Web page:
quotes During the early and mid-fifties, I had been experimenting with translating some of the country guitar (and other instrumental, and vocal) sounds I had come to love to the piano. Not because I had any idea that piano would come to play a starring role on country records, but because I wanted to be able to make these sounds, or something close, and being a keyboard player only and unable to play guitar or steel guitar or fiddle, my only solutions was to find something on the piano that would satisfy my longing to make this kind of music. After Hal (Blair) and I finished PLEASE HELP ME I'M FALLING, we went down to Hill&Range and I played and sang it for Julian Aberbach. They were, at that time, working from their home in Hollywood on Hollywood Blvd.; a big old mansion from the golden days of Hollywood. Julian liked it immediately and said he could get us a top country record on it. Next step: we needed a demo. I was on the outs with my ex-wife Lou, who had been singing the demos up until that time. Also, when I first got the idea and the melody and a partial lyric, I had performed it for Lou who didn't like it. So I decided, for the first time, to try singing it myself, uncertain as I was about my solo vocal work. I plunged in and booked some time at Goldstar and worked with Stan Ross (my all time favorite engineer/producer) in their small studio B in the back. I did it as I had been rehearsing it, using some of the figures in the accompaniment that had resulted from my piano experiments. Stan seemed to like it, which helped enormously since I had, up to that time, been depending totally on Lou's judgment. So my neck was stuck way out on this one: different piano style, me doing the vocal, working without Lou, who had done the vocal solos on just about every one of my demos since I began my serious songwriting career. Hal almost never came around to the studio during the making of a demo... I don't know why, since he undoubtedly could have made important contributions. Too late to find out. Hal died last year.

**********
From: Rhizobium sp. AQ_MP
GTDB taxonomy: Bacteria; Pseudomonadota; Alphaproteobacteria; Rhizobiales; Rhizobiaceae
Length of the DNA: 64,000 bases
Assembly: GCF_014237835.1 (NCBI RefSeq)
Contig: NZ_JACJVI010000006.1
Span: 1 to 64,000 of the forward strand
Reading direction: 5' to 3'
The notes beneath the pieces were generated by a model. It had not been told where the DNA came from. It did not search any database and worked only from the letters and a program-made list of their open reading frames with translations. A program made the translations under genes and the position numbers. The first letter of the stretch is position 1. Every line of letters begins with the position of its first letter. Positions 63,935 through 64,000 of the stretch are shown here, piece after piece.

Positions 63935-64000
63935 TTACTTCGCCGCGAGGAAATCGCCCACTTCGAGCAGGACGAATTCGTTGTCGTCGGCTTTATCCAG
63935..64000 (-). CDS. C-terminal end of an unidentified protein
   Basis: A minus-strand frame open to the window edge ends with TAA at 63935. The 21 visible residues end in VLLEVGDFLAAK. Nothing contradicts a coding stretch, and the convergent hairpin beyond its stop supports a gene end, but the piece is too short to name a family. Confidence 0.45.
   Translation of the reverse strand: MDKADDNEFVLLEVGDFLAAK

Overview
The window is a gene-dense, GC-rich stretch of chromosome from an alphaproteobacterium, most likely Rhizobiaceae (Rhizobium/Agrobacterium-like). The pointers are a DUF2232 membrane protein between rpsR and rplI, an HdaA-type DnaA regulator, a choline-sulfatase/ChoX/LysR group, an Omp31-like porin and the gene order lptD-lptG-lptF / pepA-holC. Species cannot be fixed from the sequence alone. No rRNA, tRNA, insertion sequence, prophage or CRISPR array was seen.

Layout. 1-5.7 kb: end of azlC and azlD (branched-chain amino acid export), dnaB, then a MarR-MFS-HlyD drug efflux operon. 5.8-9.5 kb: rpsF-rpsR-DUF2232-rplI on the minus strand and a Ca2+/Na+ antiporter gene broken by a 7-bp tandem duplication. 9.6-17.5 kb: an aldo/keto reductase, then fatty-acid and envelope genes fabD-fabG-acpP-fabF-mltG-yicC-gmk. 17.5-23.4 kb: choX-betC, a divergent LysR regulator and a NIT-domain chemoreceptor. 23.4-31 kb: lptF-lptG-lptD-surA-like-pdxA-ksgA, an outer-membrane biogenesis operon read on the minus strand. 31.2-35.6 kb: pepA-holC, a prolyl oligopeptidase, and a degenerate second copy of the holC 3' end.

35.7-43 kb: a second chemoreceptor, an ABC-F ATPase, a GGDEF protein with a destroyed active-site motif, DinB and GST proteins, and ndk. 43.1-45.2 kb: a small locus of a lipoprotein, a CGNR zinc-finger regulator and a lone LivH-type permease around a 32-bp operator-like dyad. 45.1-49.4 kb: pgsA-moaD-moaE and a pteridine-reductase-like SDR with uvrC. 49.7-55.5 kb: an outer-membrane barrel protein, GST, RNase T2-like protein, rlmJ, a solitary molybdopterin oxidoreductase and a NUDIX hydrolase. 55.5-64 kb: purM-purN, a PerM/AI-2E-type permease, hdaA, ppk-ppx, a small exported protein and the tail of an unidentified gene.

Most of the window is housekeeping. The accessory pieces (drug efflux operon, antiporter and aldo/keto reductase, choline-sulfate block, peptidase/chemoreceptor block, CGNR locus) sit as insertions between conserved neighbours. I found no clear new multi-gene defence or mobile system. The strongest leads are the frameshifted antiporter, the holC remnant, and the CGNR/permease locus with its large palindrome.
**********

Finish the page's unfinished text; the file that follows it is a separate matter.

Anyway, I took the demo to Julian Aberbach and he sent it to Chet Atkins at RCA. Chet wanted to record it with Jim Reeves. He gave it to Jim, who kept it for several weeks and then turned it down. Chet then decided to try it with an artist who was in a real slump in his career and down on his luck but whom Chet felt could do it well. Hank Locklin apparently liked it (and is still alive and performing his major hit, PLEASE HELP ME I'M FALLING, all over the world). Anyway, Chet hired his favorite piano sideman, Floyd Cramer, to play on the session. He had given my demo to Floyd a while before the date and asked Floyd to learn my fills and imitate my style for the Locklin record. If you listen to the original record the piano intro is almost verbatim the intro on my demo. Later on in the record he departed somewhat and (perhaps on Chet's suggestion) played some of the fills in a higher register, which cut through nicely above Locklin's high irish tenor voice. So, in one fell swoop, a revived artist, a hit song, both country and pop, a new piano style, a happy record company, and a happy publisher and two very happy writers. A few years back, Billboard listed PLEASE HELP ME I'M FALLING as the #2 Most Popular Country Song "Of All Time." In aquotes ddition, Skeeter Davis recorded an answer song, I Can't Help You, I'm Falling Too, with the same music, which became a huge hit as well. The power of a song! The right song plus a string of unbelievably lucky events. I think I like doing it better than writing about it, but what the hell, I'm the only one left who actually experienced these events. Floyd died a couple of years ago, and Steve Sholes died maybe ten years ago.

 quotes My personal piano style's origin went back to the time when I rehearsed the Dinning Sisters. In doing this, over and over, I played songs using their voicing with the melody in the middle. I was always trying to get the vocal sounds at the piano. At the same time, I was listening to other country musicians, primarily guitar, steel guitar and fiddle players. I noticed how the guitar players slid from one note to another in whole tones, producing a wonderful effect. Same with fiddle players. There was no way to do this on the piano ... or was there? I began trying. At that time, when piano was used in country bands (which was not often, as I recall), the pianists played honky tonk or bar room or rinky tink style with a lot of right hand tremolos in the upper register [lisquotes ten to Floyd Cramer's piano work prior to PLEASE HELP ME I'M FALLING]. As time went on my experiments in this area evolved. I played it for a close friend and colleague, Sheb Wooley, at his house one day in Ojai, California. He was so intrigued he asked me if I would use it on one of his sessions at MGM Records. I told him that I wanted to save it for a project of my own. This was about 1957 or '58. Occasionally, on demos, I would sneak in a phrase or two.